The final step in creating the show’s distinctive tone and sophisticated relationship between the audience and its story is in the editing, which is extremely delicate in its presentation of its indelicate title character. For Aric Lewis, who edited episodes three and six, one challenge was calibrating how obvious Pam’s lies were at any given moment, since the progression of the series follows her as someone who is initially believed by many but ultimately believed by virtually no one — even though she’s blatantly lying the whole time. “If we’re on Pam and it’s ‘real’ — not a Pam vision — I’m always looking for smaller moments where Pam shows certain tics that come out when she lies,” Lewis said. “I might look for a sniff or an eye shift. Then in the Pam visions themselves, it’s about finding a balance so that the emotions don’t get too big or absurd.”

Lewis felt the same sense of responsibility as everyone else when it came to editing the piece. “The script tells me where to go, but knowing that these are actual events I have to keep in mind that this happened to real people,” he said. “I’m trying to make something that’s entertaining without making light of it. I don’t so much want you to have fun as be unable to look away because you can’t believe what you’re seeing.” While for the viewer “The Thing About Pam” is undeniably “fun” at times thanks to the sheer pleasure of the craftsmanship and the infectious joy the actors take in their performances, one can feel the gravity of the source material behind every scene, a testament to the filmmakers’ seriousness. “Everyone tried to handle this with grace and integrity and honor the story,” Cookson concluded. “’Happy’ is a strange word to use, but I’ll put it this way: I’m glad that the story is out there.”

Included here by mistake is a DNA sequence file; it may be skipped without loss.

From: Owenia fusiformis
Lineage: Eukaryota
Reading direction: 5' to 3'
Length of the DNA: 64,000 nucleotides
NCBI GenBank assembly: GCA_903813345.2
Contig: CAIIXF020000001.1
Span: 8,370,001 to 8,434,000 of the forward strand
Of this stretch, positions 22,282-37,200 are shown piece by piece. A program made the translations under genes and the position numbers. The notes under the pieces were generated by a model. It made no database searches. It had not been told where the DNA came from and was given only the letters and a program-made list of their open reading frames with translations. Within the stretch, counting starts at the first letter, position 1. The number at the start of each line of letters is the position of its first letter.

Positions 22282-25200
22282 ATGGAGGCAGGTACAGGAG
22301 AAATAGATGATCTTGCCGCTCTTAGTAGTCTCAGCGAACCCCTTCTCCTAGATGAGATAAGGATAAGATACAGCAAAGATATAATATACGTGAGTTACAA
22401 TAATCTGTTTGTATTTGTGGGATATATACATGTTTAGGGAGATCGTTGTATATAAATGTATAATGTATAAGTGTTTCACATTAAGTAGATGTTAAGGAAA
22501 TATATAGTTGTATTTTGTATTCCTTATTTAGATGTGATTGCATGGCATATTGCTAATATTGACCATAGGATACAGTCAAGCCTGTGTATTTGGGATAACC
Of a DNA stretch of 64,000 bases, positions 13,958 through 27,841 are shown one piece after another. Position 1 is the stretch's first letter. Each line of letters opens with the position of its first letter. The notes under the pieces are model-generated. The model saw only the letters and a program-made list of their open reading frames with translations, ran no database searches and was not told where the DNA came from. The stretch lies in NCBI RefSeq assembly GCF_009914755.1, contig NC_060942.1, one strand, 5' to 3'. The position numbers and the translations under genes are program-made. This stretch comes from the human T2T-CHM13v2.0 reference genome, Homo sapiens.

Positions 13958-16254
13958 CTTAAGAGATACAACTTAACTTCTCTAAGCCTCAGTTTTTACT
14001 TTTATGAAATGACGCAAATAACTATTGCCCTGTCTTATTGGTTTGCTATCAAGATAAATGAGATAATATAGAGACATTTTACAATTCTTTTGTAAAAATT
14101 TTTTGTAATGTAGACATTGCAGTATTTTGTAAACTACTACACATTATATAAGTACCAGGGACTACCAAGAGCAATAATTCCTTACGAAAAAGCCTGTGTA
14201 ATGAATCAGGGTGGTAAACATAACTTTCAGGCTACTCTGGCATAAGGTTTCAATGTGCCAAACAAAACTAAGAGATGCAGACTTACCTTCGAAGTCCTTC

Read the full review and interview(s) here.